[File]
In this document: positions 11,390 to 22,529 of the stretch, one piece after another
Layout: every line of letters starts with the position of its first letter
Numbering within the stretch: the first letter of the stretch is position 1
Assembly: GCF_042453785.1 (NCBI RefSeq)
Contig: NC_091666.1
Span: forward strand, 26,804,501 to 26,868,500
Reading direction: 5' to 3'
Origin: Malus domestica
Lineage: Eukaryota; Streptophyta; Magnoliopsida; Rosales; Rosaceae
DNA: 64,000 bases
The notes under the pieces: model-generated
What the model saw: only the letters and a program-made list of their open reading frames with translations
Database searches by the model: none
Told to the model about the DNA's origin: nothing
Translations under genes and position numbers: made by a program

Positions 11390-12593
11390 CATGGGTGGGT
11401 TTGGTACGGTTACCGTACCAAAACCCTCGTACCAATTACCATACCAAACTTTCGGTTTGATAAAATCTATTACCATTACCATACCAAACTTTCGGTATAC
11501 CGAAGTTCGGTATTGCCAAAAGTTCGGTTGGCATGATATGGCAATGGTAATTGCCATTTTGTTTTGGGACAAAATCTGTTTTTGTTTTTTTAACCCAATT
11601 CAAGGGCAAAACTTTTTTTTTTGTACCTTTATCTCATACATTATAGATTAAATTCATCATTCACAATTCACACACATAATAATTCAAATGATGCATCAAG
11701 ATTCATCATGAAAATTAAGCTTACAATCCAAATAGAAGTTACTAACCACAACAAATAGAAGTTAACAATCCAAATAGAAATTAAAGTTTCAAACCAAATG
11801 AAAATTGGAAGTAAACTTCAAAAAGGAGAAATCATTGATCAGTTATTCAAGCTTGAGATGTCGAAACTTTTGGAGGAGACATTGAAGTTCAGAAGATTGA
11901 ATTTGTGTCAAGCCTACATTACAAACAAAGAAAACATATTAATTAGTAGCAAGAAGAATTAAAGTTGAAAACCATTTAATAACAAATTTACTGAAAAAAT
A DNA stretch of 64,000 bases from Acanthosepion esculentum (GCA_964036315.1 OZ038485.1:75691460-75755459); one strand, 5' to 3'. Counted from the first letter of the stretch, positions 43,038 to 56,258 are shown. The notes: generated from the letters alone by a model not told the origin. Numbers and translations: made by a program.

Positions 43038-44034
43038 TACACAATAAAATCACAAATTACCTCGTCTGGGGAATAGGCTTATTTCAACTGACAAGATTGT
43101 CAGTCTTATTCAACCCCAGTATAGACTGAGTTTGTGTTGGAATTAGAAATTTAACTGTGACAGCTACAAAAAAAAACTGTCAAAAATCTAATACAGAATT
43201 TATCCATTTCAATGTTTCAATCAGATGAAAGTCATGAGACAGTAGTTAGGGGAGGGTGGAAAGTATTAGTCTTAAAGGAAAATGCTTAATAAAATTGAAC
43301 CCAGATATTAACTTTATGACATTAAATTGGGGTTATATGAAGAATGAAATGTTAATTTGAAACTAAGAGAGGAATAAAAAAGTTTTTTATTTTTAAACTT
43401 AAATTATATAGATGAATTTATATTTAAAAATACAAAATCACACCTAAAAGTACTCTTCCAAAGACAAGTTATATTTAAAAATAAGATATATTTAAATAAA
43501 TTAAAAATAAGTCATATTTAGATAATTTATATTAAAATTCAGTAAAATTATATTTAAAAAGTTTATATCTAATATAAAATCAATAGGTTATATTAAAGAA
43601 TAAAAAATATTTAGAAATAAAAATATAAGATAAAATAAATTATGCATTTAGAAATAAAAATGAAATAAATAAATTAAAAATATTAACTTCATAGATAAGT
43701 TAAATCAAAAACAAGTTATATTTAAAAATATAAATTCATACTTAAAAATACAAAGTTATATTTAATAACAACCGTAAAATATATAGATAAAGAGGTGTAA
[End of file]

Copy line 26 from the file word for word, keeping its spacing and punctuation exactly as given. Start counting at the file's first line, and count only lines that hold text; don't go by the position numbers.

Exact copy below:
43038 TACACAATAAAATCACAAATTACCTCGTCTGGGGAATAGGCTTATTTCAACTGACAAGATTGT